11. 11. Paraphrasing Students often experience difficulties writing acceptable paraphrases. In their studies of student essay writing problems, Brown and Smith (2006) observe that the most common paraphrasing error made by students was that they only changed a few of the writer’s words. They also noted that this practice was a particular problem with internet users who copied and pasted information from web sites. Even if this paraphrased text is referenced, it is not an acceptable practice as the words and sentences are also almost the same as the original text (Johnson & Jackson, 2006). Therefore students who lack mastery in paraphrasing may experience problems with avoiding plagiarism. (106 words)
  12. 12. Paraphrasing Successful paraphrasing depends on the writer’s ability to rephrase the original author’s words into their own, but also maintain the same meaning. Two simple ways of rephrasing are to use synonyms and the passive voice. • A) A group of US researchers has carried out trials on a new vaccine. • B) An unhealthy lifestyle can be the cause of many diseases. Examples of original text: • A) A team of American scientists has conducted tests on a new vaccine. • B) An unhealthy way of living can result in a multitude of illnesses. Using synonyms: • A) Trials on a new vaccine were carried out by a group of US researchers. • B) Many diseases can be caused by an unhealthy lifestyle. Using passive voice: • A) Tests on a new vaccine were conducted by a team of American scientists. • B) A multitude of illnesses can be caused by an unhealthy way of living. Using both synonyms and passive voice:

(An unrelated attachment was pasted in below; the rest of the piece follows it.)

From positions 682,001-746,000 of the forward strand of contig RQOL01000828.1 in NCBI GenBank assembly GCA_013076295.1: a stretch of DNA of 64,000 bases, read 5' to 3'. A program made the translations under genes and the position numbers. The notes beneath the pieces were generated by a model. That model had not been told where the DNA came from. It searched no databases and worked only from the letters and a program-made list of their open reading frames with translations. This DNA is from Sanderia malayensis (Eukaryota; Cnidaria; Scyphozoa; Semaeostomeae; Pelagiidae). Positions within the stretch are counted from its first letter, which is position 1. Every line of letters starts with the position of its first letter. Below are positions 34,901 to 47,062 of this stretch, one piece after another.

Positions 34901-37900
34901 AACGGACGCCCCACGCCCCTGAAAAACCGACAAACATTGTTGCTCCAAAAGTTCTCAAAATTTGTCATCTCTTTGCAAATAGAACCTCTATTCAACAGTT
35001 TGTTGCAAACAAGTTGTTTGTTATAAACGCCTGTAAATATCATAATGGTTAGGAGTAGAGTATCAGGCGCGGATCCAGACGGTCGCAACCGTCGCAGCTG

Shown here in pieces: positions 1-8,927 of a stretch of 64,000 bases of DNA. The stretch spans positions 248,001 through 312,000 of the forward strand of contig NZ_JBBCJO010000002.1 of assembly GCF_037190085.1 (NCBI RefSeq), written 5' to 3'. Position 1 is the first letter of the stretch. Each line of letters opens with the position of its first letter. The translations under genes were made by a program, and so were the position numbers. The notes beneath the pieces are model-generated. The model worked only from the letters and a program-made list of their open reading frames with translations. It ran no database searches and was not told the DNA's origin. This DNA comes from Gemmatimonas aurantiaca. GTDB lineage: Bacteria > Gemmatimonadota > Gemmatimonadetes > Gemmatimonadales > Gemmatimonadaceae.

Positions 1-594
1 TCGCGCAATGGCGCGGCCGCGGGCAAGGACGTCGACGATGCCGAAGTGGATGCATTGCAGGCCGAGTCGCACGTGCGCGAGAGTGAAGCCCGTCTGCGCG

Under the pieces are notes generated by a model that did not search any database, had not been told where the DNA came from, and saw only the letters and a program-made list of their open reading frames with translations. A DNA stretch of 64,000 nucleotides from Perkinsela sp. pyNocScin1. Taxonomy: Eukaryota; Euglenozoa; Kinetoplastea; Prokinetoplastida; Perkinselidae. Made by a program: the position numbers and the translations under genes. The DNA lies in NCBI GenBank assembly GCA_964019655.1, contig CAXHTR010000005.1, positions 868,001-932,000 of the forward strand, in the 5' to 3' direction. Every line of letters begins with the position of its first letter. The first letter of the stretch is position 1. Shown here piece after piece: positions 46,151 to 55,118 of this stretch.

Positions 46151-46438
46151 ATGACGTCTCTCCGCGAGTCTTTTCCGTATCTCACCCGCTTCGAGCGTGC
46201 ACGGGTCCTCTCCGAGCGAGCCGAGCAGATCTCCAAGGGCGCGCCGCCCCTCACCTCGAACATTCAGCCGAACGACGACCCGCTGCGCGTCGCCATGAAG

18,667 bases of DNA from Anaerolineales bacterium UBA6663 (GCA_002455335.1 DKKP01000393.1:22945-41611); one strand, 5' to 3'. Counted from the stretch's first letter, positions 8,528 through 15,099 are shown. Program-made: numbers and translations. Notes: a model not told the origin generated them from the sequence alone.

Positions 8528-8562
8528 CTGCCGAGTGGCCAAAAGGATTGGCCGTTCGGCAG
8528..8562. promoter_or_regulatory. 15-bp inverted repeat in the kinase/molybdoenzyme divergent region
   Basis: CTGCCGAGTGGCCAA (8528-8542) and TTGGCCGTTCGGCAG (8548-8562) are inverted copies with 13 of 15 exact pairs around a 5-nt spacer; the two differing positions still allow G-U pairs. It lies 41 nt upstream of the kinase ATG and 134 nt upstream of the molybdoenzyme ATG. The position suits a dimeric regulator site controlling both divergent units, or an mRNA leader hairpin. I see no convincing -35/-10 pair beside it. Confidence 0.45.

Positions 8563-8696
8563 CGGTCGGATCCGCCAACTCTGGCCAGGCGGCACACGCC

13. 13. Paraphrasing  Practice paraphrasing these sentences in your own words by using synonyms and/or passive voice. 1. We need more proof that active learning really works.  Additional evidence is required to show the benefits of active learning. 2. They will build a huge medical center on the old site in the near future.  A large hospital will soon be constructed in the former location. 3. The organizers cancelled the talk because the main speaker was ill.  The key presenter had taken ill, which resulted in the speech being cancelled by the event planners.